The company operates special facilities used in fabrication of steel and manufacturing of aluminum products
Bilfinger Berger Nigeria
ICS*
Julius Berger Nigeria
CEC**
Support Service Units
Special Units
Subsidiaries
Plants and Quarries, Equipments, Laboratories, Special Facilities
Foundation Technology, Technical Services
Julius Berger Services Nig. Ltd (100% owned)
Abumet Nig. Ltd (70% owned)
Source: Vetiva Research, Company Website *International Contracting Service Limited; **Construction Engineering + Contracting
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Figure 28: Construction Projects Handled by Julius Berger Projects Buildings/Sports/Recreational Centres Construction Central Bank of Nigeria HQ, Abuja Federal Ministries Complex, Abuja Police Force HQ, Abuja National Assembly Complex National Stadium, Main Bowl, Abuja IBB International Gold Course, Abuja National Chilren's Park and Zoo, Abuja Velodrome Sports Complex, Abuja International Conference Centre, Abuja National Hospital, Abuja Shehu Musa Yaradua Centre Ogeyi Place Hotel, Port-Harcourt Tinapa Business Resort Railway Village Agbor Army Barracks Abuja Residential Area, LNG, Bonny Island Infrastructure - Roads, Bridges, Railways, Airports, Ports, Jetties Eko Bridge, Lagos Inner Ring Bridge, Lagos Imo River Bridge Tuga Bridge, River Niger Tombia Bridge, Nun River Infrastructure works for Abuja Ekole Bridge, Yenagoa Itakpe-Ajaokuta Rail line Nnamdi Azikwe Int. Airport Abuja Osubi Airport, Warri Katsina Airport & Infrastructure Yola Airport Tincan Island Port, Lagos Warri Port Sapele Port Apapa Wharf Extension Apapa Wharf Rehabilitation Bonny LNG Jetty Bonny LPG Jetty Ikot Abasi Jetty Industries; Factories, Power Plants, Oil & Gas Construction Aladja Steel Plant Warri Ajaokuta Steel Plant lot 2 Alumium Smelter, Ikot Abasi Fertilizer Plant, Onne Cement Plant, Obajana Bonny LNG Plant Bonny LNG Storage Tank Atlas Cove Single Point Mooring Floating Filling Stations Niger Delta NNPC Retail Outlets Phase I-V Power Plant, Ikot Abasi Alumium Smelter Power Plant, Warri Port Power Plant, Tincan Island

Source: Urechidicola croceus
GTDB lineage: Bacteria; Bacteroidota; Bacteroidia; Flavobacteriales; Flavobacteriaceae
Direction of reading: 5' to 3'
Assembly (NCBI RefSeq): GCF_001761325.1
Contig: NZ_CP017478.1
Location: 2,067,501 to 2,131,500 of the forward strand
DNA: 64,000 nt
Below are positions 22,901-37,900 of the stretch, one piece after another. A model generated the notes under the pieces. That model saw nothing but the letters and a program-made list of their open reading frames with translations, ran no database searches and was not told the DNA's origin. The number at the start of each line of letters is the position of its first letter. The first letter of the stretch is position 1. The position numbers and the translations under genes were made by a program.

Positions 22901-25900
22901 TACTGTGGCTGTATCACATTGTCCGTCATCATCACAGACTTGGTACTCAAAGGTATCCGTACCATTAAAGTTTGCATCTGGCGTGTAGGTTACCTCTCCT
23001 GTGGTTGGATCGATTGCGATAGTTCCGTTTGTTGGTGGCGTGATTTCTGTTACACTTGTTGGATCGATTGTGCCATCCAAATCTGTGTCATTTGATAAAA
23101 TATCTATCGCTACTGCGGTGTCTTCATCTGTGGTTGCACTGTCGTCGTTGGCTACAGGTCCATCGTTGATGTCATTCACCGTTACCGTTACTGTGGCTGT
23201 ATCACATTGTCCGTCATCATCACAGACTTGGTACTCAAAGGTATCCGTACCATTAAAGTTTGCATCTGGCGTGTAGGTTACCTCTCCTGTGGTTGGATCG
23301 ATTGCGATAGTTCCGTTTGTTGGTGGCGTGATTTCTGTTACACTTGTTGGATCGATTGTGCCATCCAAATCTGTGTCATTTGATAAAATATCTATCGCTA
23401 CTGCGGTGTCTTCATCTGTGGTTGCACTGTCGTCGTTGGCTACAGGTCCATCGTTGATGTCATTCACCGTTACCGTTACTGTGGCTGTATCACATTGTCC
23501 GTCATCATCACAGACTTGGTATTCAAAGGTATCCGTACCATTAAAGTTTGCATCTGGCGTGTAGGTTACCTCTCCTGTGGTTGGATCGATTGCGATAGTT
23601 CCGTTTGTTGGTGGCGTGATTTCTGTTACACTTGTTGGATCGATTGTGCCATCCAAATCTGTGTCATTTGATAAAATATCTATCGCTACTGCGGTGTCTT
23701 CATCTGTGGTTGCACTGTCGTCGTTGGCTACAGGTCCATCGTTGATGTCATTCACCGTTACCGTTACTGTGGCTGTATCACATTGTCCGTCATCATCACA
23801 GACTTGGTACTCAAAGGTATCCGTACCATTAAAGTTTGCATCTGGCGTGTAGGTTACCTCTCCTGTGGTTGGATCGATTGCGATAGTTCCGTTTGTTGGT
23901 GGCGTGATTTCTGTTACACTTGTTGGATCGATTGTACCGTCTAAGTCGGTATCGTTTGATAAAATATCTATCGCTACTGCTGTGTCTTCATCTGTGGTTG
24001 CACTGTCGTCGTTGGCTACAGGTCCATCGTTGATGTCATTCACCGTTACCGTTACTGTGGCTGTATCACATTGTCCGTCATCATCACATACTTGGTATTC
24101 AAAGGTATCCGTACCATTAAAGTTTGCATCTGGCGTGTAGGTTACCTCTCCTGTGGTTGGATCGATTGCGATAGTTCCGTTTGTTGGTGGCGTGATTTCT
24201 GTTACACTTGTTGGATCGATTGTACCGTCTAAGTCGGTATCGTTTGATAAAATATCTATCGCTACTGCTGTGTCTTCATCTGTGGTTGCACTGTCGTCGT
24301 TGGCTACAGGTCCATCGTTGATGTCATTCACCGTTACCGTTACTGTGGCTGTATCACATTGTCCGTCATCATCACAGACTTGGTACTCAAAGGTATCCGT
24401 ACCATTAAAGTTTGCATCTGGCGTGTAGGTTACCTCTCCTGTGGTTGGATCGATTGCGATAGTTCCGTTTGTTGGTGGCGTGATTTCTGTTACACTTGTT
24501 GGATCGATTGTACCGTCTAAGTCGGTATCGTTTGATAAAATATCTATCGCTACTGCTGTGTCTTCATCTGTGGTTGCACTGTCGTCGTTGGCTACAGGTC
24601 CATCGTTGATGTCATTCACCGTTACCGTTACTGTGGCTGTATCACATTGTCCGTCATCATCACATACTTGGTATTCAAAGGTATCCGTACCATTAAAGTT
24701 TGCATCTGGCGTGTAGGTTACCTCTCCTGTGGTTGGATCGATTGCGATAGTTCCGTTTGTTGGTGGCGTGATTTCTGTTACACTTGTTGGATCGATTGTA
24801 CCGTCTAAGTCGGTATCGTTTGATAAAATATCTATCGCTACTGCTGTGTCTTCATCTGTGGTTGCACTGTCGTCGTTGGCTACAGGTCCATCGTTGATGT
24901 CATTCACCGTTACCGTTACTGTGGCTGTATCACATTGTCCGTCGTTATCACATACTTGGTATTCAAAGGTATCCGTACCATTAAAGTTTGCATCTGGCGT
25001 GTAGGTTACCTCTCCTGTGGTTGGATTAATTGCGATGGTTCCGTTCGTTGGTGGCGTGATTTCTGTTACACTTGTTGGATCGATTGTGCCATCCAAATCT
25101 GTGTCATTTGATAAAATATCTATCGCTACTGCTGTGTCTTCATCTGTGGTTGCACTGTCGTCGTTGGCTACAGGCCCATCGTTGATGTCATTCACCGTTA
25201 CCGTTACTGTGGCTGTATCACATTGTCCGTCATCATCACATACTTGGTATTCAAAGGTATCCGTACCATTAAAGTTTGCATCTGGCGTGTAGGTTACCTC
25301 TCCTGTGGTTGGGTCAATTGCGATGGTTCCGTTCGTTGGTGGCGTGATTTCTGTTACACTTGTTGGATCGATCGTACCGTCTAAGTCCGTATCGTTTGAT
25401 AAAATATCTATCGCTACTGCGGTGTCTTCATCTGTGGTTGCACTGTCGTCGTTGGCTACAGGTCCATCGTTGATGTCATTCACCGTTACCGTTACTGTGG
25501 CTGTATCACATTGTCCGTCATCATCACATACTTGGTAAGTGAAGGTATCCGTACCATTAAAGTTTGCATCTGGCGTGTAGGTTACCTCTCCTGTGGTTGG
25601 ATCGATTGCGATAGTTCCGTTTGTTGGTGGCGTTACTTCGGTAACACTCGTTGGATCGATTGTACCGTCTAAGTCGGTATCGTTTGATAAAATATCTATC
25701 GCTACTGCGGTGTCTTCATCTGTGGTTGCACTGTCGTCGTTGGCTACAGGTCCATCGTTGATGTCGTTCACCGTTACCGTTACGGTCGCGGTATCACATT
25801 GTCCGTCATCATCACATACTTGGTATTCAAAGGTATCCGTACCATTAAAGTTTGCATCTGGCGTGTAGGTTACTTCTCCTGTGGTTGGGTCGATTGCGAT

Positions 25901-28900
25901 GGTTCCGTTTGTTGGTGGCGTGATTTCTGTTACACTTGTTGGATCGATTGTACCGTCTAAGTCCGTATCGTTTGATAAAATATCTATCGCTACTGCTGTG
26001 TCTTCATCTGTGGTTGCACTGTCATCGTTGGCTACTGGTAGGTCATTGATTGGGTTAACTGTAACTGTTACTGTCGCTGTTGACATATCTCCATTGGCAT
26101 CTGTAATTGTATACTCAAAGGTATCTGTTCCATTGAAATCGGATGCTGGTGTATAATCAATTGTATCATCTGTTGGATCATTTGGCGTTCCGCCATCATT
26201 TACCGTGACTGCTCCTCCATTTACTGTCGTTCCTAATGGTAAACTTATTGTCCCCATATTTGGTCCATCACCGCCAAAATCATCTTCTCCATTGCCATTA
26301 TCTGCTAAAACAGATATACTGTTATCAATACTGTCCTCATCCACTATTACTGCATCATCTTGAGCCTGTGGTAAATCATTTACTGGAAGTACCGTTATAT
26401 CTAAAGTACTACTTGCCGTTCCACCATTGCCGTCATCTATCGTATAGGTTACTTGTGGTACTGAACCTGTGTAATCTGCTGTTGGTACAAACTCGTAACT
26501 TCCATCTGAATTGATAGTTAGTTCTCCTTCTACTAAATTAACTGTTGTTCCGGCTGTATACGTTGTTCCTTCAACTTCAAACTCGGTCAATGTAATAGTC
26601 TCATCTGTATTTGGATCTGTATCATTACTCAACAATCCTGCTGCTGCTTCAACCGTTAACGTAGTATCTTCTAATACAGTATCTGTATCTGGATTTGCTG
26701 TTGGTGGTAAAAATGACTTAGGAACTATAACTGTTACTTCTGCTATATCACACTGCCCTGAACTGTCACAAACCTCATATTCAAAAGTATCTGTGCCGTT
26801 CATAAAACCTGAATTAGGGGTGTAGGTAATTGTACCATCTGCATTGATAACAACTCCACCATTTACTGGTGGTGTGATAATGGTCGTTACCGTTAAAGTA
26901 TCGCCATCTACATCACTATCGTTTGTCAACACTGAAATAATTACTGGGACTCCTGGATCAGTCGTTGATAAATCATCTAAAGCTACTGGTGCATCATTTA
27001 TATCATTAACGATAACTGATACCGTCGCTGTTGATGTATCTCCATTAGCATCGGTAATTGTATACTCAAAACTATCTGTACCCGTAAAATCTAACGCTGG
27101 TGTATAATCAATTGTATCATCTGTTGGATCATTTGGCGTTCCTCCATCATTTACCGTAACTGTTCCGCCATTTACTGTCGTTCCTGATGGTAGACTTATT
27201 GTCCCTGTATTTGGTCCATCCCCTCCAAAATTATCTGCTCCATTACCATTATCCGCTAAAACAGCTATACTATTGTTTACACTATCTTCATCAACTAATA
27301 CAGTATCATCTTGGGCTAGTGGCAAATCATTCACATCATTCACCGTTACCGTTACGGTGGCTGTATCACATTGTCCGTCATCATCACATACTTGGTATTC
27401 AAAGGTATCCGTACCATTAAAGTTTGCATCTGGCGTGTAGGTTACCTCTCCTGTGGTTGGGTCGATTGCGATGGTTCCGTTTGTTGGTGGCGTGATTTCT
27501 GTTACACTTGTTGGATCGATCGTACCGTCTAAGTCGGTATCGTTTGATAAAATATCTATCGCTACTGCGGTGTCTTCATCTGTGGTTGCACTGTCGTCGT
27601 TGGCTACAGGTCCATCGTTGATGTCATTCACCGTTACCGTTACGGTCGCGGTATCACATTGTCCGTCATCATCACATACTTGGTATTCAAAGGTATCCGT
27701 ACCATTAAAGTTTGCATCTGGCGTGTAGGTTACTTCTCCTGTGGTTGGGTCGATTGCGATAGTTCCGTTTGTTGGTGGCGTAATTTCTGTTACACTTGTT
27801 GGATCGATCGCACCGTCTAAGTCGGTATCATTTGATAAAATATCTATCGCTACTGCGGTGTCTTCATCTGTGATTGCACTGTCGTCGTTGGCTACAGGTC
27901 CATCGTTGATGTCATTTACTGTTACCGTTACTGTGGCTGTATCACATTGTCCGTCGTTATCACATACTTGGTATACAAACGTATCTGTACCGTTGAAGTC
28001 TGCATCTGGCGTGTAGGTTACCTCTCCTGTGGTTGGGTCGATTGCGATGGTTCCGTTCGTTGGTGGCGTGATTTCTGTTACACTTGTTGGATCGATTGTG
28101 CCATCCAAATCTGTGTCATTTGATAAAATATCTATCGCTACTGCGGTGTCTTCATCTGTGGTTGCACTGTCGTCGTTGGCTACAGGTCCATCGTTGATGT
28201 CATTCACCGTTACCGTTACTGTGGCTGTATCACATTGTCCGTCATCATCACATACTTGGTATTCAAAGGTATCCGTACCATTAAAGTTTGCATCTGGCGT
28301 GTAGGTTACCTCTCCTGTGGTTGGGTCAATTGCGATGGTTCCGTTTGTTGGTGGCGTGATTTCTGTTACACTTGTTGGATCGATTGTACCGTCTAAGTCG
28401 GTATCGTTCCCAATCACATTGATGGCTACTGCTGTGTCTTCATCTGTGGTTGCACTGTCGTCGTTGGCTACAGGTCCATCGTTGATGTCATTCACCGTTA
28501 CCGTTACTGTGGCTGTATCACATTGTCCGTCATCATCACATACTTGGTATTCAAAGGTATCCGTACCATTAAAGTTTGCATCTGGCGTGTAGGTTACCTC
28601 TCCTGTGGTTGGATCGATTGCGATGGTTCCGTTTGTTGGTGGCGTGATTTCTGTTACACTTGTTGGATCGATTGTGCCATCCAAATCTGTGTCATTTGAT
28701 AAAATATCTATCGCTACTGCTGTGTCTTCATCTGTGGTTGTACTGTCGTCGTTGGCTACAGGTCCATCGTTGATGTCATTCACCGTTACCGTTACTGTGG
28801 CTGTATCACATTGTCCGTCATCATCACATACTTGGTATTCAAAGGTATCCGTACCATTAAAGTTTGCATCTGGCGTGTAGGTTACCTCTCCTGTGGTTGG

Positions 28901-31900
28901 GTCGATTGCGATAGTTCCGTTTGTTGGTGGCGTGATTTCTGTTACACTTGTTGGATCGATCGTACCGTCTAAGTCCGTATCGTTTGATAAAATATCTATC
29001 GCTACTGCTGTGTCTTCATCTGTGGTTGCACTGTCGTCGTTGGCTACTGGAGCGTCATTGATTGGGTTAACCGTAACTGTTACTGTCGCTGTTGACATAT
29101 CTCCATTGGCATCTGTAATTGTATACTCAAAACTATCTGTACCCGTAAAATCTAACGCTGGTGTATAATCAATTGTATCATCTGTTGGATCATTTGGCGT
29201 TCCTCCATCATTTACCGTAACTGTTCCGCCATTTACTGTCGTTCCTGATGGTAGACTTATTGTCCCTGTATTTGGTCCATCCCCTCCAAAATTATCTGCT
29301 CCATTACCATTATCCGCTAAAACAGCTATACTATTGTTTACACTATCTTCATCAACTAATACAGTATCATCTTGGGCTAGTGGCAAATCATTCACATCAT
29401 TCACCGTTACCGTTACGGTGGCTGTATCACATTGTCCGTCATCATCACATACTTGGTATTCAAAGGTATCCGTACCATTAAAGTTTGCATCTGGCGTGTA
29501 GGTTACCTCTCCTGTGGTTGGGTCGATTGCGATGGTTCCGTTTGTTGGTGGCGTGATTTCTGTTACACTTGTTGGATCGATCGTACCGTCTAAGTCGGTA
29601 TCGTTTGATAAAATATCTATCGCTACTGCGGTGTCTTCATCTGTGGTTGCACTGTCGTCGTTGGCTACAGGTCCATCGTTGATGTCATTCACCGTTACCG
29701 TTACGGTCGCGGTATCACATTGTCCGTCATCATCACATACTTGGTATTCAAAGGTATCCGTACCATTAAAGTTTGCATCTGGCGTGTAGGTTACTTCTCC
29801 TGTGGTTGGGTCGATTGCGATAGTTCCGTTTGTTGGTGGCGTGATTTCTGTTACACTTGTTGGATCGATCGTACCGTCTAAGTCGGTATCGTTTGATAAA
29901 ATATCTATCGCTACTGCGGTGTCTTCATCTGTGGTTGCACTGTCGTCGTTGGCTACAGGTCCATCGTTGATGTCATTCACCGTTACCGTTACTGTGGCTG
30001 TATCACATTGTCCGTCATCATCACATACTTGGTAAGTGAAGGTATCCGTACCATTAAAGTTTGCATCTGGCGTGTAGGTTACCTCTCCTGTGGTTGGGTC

Construction
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Construction Period 1999 - 2002 1990 - 1995 1998 - 2001 2004 - 2007 2000 - 2003 1987 - 1991/1994 2001 2002 - 2003 1990 - 1991 1997 - 1998 2000 - 2002 2000 - 2003 2005 - 2007 1997 - 1999 1989 - 1992 1996 - 1999 1973 - 1975 1975 - 1979 1991 - 1993 1988 - 1989 2001 - 2002 1980 - 1998 2006 - 2007 1987 - 1990 1993 - 1997 1997 - 2000 2006 - 2007 2000 - 2001 1976 - 1977 1977 - 1979 1980 - 1982 1975 - 1978 2000 - Ongoing 1996 - 1999 2000 - 2002 2001 - 2003 1978 - 1982 1980 - 1990 1990 - 1999 1983 - 1987 2003 - 2005 1996 - 2000 2000 - 2003 2000 - 2001 2007 - Current 2002 - 2007 1993 - 1995 1977 - 1979 1976 - 1977 Sources: Company, Vetiva Research 36